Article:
Sunak was Britain’s third prime minister in just under two months. Despite his efforts, polls show that Sunak — a 44-year-old former banker and the country's richest prime minister ever — has become one of the most unpopular politicians in the country, with an approval rating of just 18%.

Sunak has pledged, if his party is reelected, to build more homes, ease taxes for the self-employed and follow through on a controversial plan to deport some asylum-seekers to Rwanda — no matter where they're originally from.

Polly Toynbee, a columnist for the Guardian newspaper, says that voters are motivated by anger toward the Conservatives and that this election has a “revenge feeling to it.”

She says the Conservatives have long lost their image as the “dull, solid, conventional” party. “They’ve become the radical revolutionaries in recent years, and their revolution has been a catastrophe,” Toynbee says.

Labour looks likely to win by a landslide

Labour appears to be benefitting from the Conservatives’ downfall. This would be Labour's first national election victory since under Tony Blair in 2005.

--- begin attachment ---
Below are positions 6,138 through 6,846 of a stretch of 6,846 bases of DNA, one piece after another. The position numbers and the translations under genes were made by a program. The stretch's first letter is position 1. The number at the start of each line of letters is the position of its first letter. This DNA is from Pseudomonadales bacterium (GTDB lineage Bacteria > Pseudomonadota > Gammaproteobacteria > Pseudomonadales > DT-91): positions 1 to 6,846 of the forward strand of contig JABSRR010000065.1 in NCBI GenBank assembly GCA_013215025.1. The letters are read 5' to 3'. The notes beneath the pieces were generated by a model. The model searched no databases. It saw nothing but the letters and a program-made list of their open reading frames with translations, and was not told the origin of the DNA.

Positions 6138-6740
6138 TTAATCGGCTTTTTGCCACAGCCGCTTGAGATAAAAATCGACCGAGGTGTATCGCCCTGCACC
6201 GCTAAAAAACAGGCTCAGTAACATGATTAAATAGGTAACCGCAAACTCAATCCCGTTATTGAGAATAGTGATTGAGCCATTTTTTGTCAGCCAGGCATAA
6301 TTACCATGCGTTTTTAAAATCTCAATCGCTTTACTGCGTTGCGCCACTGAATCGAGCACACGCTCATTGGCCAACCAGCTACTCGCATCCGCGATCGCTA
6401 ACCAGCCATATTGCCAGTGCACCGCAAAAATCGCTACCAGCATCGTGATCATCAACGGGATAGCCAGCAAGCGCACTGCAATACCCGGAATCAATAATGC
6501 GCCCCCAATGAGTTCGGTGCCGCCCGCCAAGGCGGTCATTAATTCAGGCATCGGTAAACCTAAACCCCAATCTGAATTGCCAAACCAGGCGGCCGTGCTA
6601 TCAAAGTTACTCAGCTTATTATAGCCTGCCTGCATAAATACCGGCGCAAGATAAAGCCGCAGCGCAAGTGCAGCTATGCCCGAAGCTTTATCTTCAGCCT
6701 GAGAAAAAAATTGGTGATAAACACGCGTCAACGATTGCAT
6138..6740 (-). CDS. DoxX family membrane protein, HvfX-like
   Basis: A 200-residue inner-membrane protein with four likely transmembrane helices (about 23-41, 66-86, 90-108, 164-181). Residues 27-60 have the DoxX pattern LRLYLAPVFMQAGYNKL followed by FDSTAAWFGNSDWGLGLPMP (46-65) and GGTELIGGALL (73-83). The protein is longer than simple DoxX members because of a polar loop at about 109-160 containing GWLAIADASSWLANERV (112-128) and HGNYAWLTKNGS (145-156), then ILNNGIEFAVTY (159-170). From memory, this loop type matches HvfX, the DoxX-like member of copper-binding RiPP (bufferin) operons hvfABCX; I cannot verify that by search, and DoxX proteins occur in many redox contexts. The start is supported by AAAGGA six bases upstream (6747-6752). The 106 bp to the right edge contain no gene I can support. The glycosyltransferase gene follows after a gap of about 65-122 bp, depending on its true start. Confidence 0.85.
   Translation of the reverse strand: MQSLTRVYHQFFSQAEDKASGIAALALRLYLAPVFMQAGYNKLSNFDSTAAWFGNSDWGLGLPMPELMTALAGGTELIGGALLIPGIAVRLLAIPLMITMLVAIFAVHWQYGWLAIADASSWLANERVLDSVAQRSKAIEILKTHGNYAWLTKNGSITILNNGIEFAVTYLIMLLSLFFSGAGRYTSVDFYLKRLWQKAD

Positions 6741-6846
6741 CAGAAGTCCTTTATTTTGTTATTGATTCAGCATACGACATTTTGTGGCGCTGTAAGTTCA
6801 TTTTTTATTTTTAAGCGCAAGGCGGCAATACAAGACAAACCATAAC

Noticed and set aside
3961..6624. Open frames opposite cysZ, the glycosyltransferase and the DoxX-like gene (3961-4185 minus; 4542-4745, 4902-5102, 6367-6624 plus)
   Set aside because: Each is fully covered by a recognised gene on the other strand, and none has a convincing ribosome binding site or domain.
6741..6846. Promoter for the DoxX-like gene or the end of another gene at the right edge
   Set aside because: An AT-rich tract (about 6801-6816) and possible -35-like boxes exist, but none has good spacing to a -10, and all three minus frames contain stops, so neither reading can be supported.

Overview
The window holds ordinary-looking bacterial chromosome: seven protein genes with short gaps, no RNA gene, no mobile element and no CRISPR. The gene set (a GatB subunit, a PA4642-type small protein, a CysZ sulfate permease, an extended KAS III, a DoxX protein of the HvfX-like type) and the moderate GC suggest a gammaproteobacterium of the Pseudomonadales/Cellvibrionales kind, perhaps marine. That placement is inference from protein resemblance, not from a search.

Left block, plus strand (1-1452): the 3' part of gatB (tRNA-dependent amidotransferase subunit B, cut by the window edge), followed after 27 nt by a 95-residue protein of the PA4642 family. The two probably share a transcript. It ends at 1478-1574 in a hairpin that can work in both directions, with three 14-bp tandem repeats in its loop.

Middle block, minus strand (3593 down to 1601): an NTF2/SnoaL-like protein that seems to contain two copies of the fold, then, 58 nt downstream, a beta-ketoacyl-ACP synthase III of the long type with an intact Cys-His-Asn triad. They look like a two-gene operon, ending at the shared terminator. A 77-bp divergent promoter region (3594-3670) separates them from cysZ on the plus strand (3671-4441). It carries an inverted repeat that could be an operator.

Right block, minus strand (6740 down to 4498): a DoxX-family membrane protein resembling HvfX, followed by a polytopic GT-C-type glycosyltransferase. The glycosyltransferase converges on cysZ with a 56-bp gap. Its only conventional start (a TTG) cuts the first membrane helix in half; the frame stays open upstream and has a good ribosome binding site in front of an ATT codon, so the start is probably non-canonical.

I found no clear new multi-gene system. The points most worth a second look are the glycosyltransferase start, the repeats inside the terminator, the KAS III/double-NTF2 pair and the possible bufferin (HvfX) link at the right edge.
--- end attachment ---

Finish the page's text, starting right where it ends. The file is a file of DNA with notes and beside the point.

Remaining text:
Labour is campaigning to be the party of “change” with the message that it will put an end to what it calls the “chaos” of the Conservative government. It has also pledged to improve relations with Europe, tax private school fees and ban the sale of gas and diesel cars by 2030.

Under Starmer's leadership, the party has moved to the center, stressing it will be the party of economic responsibility — long thought of as a more Conservative message.

Starmer's majority in the polls is “gravity-defying,” says Gabriel Pogrund, political reporter at the Sunday Times. But, Pogrund says, this is less about enthusiasm for Starmer and more about a rejection of the Conservatives.